The Benefits of School Residentials
Residential Trips in Thailand
School Residential Trips has featured high during this visit to Bangkok. As a ‘trailing spouse I’ve tagged along with Saint Mick of Thana whilst he has visited his school’s residential trips to Rayong, Khao Yai, Kanchanaburi, and Nakon Nayok.
Tagging along on the visits has been a real trip down memory lane for me as I’ve relived the emotions I felt when my kids were on residential. If you know me it won’t come as a surprise when I say it would be quicker to list what I didn’t worry about, rather than what I did! On each trip though the kids returned smiling and just about in one piece. I do remember a few colds, scrapes and tired eyes, but these memories have by and large been replaced by the excitement of their chatter, and the elation of their sense of accomplishment about what they’d done, seen and achieved. I always remember Betsy's joy, who struggles with balance, after she managed the bike ride under the lovely, kind, watchful eye of Madame Peppard who had tight eye on her well-being.
Cannery Row - Book Review and Book Club Discussion Questions
I am coming towards the end of my goodreads 'reading challenge'. I pledged 50 books but have only read 42. Consequently I needed a slim book to read-how shallow I am! A dear friend and I had recently been chatting about John Steinbeck and he recommended Cannery Row to me. I adore Of Mice and Men (especially the very opening description) and have actually taught it more times than I've had hot dinners, so it made perfect sense to read this book. I'm so glad I did.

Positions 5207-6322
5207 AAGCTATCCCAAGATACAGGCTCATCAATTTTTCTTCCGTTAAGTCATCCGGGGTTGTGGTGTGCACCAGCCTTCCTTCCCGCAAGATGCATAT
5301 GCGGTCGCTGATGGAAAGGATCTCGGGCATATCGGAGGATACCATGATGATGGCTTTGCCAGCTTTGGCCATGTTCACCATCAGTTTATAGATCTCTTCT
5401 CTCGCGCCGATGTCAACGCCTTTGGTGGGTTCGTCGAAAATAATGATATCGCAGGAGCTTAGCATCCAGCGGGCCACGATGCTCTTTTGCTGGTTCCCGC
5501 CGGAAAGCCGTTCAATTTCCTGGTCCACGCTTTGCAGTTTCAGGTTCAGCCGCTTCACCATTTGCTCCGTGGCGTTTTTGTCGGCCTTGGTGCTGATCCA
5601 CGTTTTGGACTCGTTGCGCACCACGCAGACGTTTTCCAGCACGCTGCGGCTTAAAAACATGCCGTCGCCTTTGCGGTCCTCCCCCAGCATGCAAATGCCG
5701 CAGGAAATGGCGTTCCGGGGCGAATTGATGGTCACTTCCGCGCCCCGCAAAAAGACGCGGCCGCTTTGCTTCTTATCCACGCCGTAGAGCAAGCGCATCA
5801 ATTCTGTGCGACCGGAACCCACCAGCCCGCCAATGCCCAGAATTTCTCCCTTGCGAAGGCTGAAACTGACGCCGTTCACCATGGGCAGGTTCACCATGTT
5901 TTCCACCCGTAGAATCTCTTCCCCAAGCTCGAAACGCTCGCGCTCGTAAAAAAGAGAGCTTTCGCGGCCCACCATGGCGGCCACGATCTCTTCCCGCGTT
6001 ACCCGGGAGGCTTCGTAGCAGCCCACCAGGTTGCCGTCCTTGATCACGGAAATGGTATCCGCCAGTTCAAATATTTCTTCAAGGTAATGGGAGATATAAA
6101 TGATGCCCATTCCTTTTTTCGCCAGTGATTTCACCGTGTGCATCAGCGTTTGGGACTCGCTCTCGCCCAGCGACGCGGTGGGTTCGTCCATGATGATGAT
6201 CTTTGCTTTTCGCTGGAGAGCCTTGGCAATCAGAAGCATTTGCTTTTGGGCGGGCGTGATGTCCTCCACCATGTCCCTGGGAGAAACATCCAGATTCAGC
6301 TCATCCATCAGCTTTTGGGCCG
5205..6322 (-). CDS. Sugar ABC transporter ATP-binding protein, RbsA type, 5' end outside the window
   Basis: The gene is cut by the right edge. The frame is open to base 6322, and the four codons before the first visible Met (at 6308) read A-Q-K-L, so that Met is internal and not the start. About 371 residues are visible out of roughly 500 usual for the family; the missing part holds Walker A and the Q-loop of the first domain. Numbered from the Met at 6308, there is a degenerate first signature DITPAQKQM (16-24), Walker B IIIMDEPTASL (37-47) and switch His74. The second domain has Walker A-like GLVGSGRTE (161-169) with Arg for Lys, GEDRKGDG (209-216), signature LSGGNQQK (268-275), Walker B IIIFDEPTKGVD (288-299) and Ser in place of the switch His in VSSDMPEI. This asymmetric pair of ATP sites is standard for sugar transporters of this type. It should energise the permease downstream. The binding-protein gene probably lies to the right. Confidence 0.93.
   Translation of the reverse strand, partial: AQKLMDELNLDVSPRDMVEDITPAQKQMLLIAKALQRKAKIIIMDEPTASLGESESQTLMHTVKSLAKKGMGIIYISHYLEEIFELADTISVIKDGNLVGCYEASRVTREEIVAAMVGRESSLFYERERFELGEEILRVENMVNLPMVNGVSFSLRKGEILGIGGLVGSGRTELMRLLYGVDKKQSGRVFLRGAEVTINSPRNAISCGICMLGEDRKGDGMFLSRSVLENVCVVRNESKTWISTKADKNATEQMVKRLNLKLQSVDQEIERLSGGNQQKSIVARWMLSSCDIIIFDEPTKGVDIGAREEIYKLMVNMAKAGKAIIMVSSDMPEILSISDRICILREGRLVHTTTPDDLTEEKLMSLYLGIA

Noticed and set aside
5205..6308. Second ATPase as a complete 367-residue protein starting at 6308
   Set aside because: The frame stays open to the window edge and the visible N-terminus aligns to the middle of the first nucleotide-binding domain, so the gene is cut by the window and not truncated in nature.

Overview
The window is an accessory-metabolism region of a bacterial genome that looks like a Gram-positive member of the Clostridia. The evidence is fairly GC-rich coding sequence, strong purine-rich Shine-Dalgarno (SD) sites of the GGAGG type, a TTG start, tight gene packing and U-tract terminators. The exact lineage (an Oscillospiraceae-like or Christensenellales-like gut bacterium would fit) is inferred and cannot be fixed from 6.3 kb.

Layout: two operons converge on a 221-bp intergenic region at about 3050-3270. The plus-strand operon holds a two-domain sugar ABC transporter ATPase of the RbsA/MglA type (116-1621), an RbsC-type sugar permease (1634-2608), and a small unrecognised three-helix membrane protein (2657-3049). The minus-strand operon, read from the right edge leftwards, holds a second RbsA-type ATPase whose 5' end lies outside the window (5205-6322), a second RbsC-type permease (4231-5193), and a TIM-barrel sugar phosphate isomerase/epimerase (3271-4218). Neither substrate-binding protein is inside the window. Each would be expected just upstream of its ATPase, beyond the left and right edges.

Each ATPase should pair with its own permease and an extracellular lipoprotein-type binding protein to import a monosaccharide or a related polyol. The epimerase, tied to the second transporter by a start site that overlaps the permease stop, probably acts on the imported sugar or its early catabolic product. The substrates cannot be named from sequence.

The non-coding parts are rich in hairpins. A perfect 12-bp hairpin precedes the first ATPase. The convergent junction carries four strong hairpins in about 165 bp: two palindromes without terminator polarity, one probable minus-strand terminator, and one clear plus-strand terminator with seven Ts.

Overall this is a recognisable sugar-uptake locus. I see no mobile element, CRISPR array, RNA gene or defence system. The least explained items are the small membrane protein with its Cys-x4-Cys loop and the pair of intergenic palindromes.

John Steinbeck's Cannery Row - Opinion Piece
Cannery Row is a beautiful book guaranteed to encourage introspection and reflection on life. Set in the real Monterey Ocean View Avenue, fictionalized as Cannery Row, it is a study of identity. We learn about the individual characters and all their idiosyncrasies. From the generous hearted prostitutes, to the semi-lawless homeless, to the shrewd but semi-down-and-out businessman, we see into the soul of each character, as they come together to make the community of Cannery in the years of the great depression.
The structure of Cannery Row is linear and tells loosely inter-linked and intertwining stories that centre largely around the ecologist 'Doc'. Fact and fiction overlap, (with only a quick look on Google, we learn that Doc is based on Steinbeck's long standing friend Rickett.) There are separate episodes that occur during chapters that are featured between those comprising the main linear progression of the story. These ‘in-between chapters’ jar against the smoothness and the lull of the main text. The most poignant of the sub-stories, I think, is the story of two small boys where one knows the other's father committed suicide with rat-poison and taunts him for this. The portrayal of the cruelty that people are capable of, even as children, and the need for one upmanship, in this chapter, is shocking.
Cannery Row is the type of book that needs savouring; each bite is worth lingering over. The final chapter of the successful party extensively quotes from the beautiful poem Black Marigolds, translated from the Sanskrit by E Powys Mathers. The reader finishes the text with a sensation rather like being served the finest delicacies in the poshest restaurant, knowing that it would be a sin to not linger over every mouthful. They are not likely to be exposed to such delicious delicacies again.